UCLA - Compressed Gas Cylinder Storage and Handling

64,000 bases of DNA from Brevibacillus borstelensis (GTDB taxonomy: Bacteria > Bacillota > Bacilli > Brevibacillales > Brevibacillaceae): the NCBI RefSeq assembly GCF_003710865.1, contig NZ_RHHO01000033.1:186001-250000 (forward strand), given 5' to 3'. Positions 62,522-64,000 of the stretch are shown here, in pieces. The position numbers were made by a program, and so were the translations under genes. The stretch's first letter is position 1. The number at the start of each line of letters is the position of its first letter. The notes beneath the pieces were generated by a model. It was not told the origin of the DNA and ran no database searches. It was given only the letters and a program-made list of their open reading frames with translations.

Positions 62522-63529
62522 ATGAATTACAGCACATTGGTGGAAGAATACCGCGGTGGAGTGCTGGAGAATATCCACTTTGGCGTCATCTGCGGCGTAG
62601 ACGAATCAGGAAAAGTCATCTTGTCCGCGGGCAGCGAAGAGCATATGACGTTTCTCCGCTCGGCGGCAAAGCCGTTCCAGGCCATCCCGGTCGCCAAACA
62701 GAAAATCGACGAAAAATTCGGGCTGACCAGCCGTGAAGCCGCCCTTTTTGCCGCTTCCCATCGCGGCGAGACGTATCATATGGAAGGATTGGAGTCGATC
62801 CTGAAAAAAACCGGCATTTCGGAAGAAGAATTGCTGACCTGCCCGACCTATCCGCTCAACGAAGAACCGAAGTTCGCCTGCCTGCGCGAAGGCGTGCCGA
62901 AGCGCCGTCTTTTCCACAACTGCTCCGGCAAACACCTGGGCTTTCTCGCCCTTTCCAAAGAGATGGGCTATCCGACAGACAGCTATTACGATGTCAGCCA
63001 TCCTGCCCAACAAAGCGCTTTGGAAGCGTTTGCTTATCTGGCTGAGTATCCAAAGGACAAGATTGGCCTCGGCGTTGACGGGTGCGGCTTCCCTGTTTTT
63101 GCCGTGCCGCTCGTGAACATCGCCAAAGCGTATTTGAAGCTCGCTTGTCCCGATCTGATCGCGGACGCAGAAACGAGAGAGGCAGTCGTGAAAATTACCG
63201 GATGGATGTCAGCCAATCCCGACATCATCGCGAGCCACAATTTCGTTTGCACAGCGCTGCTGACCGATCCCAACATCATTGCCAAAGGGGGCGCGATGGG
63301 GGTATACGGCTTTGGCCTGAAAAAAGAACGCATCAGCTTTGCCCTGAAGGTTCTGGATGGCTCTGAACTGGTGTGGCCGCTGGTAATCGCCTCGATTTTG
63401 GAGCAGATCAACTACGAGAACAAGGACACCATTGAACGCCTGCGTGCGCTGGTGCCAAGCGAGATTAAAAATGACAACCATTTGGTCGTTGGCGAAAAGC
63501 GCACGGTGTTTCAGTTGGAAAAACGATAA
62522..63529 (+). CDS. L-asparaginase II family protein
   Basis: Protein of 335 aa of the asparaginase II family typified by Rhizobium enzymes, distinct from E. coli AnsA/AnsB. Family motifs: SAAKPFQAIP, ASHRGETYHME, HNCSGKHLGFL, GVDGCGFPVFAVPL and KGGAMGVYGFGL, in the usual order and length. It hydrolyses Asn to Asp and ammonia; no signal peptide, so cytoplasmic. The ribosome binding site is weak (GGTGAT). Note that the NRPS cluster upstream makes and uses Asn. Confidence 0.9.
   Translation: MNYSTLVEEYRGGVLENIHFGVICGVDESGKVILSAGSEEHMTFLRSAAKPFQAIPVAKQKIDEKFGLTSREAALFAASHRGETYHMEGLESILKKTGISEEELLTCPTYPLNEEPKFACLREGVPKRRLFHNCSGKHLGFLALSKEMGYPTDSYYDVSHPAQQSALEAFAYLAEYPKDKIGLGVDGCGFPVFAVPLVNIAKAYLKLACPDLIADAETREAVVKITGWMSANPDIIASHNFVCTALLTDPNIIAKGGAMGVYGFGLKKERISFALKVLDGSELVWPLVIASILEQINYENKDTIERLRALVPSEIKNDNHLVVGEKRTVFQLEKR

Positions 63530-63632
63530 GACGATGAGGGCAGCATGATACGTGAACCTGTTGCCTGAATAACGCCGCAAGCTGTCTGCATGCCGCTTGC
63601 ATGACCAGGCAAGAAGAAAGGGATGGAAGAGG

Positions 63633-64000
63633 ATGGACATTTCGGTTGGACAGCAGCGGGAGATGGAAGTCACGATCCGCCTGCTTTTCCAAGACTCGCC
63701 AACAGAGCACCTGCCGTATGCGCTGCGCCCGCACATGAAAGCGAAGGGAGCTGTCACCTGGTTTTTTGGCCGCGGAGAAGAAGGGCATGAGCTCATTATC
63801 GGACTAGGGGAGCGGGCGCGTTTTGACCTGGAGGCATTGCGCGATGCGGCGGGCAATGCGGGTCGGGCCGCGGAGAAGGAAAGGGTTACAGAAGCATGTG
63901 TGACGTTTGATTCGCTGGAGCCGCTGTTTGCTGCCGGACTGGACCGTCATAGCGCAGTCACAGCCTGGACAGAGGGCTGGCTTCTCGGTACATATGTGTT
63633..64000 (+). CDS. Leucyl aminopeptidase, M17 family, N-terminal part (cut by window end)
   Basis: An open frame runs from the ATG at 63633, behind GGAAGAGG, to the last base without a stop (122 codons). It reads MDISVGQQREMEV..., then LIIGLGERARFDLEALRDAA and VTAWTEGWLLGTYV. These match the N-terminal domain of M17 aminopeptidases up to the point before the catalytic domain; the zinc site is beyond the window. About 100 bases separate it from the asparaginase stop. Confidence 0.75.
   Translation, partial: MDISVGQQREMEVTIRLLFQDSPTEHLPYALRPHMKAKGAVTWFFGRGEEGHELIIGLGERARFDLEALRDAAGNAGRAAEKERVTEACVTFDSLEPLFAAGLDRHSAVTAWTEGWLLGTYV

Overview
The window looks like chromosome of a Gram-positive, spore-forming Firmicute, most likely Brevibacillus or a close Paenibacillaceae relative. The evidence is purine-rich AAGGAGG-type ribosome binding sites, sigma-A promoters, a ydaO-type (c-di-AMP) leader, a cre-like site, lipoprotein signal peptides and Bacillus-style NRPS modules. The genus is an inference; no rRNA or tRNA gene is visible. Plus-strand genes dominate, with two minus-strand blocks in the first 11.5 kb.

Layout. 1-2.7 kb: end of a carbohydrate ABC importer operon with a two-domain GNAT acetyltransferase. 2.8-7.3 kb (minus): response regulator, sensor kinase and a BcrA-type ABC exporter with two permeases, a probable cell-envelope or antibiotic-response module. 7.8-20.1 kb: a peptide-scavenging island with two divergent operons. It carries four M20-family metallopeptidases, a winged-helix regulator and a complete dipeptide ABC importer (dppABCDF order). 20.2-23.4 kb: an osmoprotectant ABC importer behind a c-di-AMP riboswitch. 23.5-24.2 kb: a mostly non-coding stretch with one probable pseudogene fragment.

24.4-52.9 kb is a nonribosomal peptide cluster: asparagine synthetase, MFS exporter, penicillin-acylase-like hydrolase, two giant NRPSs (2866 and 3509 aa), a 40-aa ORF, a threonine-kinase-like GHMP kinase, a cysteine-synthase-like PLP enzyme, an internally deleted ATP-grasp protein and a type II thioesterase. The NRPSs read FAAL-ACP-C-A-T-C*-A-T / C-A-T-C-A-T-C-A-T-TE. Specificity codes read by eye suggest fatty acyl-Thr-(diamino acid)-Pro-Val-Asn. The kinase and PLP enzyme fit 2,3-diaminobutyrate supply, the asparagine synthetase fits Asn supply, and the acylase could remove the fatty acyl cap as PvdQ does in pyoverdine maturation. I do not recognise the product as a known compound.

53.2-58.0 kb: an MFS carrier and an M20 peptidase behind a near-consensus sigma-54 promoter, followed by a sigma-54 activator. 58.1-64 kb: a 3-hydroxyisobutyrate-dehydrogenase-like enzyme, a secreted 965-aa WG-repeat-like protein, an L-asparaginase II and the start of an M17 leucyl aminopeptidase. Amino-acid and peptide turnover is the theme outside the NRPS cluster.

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1 UCLA - Compressed Gas Cylinder Storage and Handling Purpose UCLA is committed to provide safety guidelines concerning the handling and use of portable compressed gas cylinders. Compressed gases represent both physical and potential chemical hazards (gas specific). The gases within the cylinders vary in chemical properties ranging from inert and harmless to toxic and explosive. The high pressures of the gases inside the cylinder pose a serious threat to life and property during physical damage and/or exposure to high temperatures. Hence to safely store and efficiently handle the compressed gas cylinders, UCLA affiliated personnel using compressed gas cylinders must be aware of the contents in this policy. Scope This policy is applicable university wide: All the laboratories (research and academic) and all non-laboratory areas (Facility Maintenance, Physical Plant, Shops etc.) where compressed gas cylinders will be/are used and/or stored. Procedures Responsibility of the users 1. Compressed gas cylinders must be handled only by experienced and properly instructed personnel. This includes the right to know information on the chemical container and MSDS. 2. The user of the cylinder and the person installing should check the identity of the gas before use. If the cylinder content is not identified, if hydrostatic test date is past due, or if the cylinder is in any way damaged, the cylinder should be returned to the supplier. 3. The user shall not modify, tamper with, paint, deface, obstruct, remove or repair any part of the cylinder, including the pressure relief device and the container valve or the valve protection device. 4. The user is solely responsible for the proper disposal of the cylinder when it is empty or no longer needed. 5. The user is responsible to maintain an inventory of all gases (cylinders) used and stored in their area. This inventory must be given to the EH&S once a year. Identification 1. All compressed gases received, used or stored must be labeled according to U.S. DOT and the OSHA regulations. Each cylinder must be marked by label or tag with the name of its contents. It is the manufacturer s and shipper s 1